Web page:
The Lilac Fairy Book
The Jogi's Punishment
Once upon a time there came to the ancient city of Rahmatabad a jogi[FN#1: A Hindu
holy man.] of holy appearance, who took up his abode under a tree outside the city,
where he would sit for days at a time fasting from food and drink, motionless except for
the fingers that turned restlessly his string of beads. The fame of such holiness as this
soon spread, and daily the citizens would flock to see him, eager to get his blessing, to
watch his devotions, or to hear his teaching, if he were in the mood to speak. Very soon
the rajah himself heard of the jogi, and began regularly to visit him to seek his counsel
and to ask his prayers that a son might be vouchsafed to him. Days passed by, and at last
the rajah became so possessed with the thought of the holy man that he determined if
possible to get him all to himself. So he built in the neighbourhood a little shrine, with a
room or two added to it, and a small courtyard closely walled up; and, when all was
ready, besought the jogi to occupy it, and to receive no other visitors except himself and
his queen and such pupils as the jogi might choose, who would hand down his teaching.
To this the jogi consented; and thus he lived for some time upon the king's bounty, whilst
the fame of his godliness grew day by day.
Now, although the rajah of Rahmatabad had no son, he possessed a daughter, who as she
grew up became the most beautiful creature that eye ever rested upon. Her father had
long before betrothed her to the son of the neighbouring rajah of Dilaram, but as yet she
had not been married to him, and lived the quiet life proper to a maiden of her beauty and
position. The princess had of course heard of the holy man and of his miracles and his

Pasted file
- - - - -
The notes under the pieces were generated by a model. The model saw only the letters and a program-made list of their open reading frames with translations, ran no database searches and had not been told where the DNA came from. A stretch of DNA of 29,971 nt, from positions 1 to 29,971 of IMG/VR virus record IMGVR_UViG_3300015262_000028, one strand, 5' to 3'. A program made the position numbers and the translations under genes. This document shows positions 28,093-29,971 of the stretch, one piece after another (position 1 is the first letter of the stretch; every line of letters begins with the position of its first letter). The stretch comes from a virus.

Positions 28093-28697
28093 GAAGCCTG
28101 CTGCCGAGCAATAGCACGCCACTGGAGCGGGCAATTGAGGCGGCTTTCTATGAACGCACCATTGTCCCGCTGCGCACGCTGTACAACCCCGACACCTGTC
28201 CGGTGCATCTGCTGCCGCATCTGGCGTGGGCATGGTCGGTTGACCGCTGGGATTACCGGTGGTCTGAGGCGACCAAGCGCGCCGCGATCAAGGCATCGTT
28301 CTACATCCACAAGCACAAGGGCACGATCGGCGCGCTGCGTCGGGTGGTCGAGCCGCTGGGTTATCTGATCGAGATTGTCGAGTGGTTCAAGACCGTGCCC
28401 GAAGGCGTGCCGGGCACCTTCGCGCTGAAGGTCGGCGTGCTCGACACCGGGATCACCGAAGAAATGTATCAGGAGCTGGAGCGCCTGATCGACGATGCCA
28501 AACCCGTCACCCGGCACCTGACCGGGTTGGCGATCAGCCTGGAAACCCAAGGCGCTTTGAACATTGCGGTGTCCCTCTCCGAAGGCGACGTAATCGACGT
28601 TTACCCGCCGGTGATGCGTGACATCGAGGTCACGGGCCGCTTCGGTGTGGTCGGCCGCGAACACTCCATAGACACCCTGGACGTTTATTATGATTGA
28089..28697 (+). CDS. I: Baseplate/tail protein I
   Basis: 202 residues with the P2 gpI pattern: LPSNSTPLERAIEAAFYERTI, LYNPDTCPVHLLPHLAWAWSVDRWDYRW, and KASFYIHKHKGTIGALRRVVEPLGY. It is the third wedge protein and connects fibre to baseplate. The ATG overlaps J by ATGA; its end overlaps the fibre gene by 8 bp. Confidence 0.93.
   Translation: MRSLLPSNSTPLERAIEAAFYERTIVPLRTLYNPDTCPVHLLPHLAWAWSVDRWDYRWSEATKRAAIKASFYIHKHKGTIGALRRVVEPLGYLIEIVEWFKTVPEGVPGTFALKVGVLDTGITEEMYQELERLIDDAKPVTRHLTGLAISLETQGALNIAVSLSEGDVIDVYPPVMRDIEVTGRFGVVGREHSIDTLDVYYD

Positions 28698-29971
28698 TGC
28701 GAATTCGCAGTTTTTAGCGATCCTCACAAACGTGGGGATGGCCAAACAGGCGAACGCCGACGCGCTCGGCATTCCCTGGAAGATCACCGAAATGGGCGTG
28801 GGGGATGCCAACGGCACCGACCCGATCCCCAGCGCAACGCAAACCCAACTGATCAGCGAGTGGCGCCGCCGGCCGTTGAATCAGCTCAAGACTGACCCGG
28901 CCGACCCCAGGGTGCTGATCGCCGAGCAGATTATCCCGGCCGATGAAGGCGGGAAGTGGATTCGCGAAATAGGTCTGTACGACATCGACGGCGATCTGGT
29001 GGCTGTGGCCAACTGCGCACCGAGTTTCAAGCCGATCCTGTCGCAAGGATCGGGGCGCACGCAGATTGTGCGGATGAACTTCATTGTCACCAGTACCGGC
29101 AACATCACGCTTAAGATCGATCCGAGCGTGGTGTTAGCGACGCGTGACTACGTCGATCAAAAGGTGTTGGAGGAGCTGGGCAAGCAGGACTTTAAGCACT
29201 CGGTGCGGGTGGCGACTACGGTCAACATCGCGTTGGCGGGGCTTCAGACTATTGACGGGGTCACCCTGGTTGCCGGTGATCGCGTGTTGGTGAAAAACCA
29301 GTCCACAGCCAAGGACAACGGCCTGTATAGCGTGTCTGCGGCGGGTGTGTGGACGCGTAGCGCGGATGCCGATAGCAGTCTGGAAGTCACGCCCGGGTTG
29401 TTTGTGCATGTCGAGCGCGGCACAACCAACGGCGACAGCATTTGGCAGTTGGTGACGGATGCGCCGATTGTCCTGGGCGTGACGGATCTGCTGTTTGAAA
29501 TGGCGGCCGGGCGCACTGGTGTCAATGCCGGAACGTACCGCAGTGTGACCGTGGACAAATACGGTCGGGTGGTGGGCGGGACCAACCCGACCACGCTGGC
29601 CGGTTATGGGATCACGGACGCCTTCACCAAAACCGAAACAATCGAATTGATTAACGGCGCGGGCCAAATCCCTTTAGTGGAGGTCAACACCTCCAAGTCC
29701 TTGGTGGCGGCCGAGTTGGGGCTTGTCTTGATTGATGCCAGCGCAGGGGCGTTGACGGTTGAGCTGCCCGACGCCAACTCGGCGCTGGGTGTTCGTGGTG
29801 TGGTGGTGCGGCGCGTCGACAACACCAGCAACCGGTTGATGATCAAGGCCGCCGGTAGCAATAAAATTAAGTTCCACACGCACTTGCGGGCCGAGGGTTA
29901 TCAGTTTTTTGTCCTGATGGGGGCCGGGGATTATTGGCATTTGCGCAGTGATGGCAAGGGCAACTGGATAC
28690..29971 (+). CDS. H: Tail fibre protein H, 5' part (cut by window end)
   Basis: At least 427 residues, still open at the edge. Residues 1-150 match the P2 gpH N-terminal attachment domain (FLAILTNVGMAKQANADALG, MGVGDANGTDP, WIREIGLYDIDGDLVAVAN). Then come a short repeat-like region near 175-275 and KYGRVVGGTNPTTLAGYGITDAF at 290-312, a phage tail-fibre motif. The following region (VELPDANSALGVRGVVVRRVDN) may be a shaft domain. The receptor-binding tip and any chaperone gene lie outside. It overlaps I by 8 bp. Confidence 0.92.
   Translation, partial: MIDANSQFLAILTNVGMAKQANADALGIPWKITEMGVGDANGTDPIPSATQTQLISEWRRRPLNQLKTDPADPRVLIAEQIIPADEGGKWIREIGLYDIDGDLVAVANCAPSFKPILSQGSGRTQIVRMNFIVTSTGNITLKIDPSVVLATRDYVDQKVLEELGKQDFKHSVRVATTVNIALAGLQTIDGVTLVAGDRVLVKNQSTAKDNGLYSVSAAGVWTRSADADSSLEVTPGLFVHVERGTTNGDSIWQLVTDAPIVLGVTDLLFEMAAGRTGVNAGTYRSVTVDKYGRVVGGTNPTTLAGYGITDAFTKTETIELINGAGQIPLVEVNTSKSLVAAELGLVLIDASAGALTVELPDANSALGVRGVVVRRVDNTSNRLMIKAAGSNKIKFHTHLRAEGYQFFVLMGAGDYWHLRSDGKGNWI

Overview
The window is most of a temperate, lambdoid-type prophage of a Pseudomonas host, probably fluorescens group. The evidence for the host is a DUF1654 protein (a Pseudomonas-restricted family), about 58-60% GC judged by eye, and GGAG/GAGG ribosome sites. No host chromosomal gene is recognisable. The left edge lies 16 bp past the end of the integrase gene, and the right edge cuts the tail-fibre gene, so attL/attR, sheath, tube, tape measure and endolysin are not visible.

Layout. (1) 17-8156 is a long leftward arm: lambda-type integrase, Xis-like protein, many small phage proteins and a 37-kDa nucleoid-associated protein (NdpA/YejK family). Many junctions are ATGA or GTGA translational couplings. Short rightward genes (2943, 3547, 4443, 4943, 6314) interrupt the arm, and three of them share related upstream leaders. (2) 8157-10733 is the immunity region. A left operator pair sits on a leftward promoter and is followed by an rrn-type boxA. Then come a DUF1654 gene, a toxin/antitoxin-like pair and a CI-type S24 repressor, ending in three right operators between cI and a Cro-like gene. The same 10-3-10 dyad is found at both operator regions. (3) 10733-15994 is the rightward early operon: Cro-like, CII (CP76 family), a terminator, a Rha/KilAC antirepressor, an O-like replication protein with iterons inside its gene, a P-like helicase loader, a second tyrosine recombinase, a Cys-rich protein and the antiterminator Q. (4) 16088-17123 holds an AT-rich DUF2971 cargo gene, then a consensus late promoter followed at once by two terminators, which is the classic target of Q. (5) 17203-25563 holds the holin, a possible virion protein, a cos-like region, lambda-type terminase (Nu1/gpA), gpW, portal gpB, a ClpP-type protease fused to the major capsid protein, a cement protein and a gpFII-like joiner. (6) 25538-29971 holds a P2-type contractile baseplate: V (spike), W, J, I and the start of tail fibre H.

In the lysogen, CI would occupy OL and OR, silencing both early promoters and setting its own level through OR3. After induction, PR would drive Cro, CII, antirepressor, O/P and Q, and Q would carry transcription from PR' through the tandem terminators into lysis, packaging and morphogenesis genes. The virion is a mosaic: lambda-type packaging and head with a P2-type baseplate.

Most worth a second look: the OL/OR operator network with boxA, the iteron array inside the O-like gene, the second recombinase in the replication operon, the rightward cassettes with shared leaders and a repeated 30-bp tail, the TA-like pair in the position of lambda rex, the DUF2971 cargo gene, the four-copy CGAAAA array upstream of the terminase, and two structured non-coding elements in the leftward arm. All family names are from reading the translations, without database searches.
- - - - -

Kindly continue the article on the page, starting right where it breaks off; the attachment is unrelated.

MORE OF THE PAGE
fasting, and she was filled with curiosity to see and to speak to him; but this was difficult,
since she was not allowed to go out except into the palace grounds, and then was always
closely guarded. However, at length she found an opportunity, and made her way one
evening alone to the hermit's shrine.
Unhappily, the hermit was not really as holy as he seemed; for no sooner did he see the
princess than he fell in love with her wonderful beauty, and began to plot in his heart how
he could win her for his wife. But the maiden was not only beautiful, she was also
shrewd; and as soon as she read in the glance of the jogi the love that filled his soul, she
sprang to her feet, and, gathering her veil about her, ran from the place as fast as she
could. The jogi tried to follow, but he was no match for her; so, beside himself with rage
at finding that he could not overtake her, he flung at her a lance, which wounded her in
the leg. The brave princess stooped for a second to pluck the lance out of the wound, and
then ran on until she found herself safe at home again. There she bathed and bound up the
wound secretly, and told no one how naughty she had been, for she knew that her father
would punish her severely.
Next day, when the king went to visit the jogi, the holy man would neither speak to nor
look at him.
'What is the matter?' asked the king. 'Won't you speak to me to- day?'
'I have nothing to say that you would care to hear,' answered the jogi.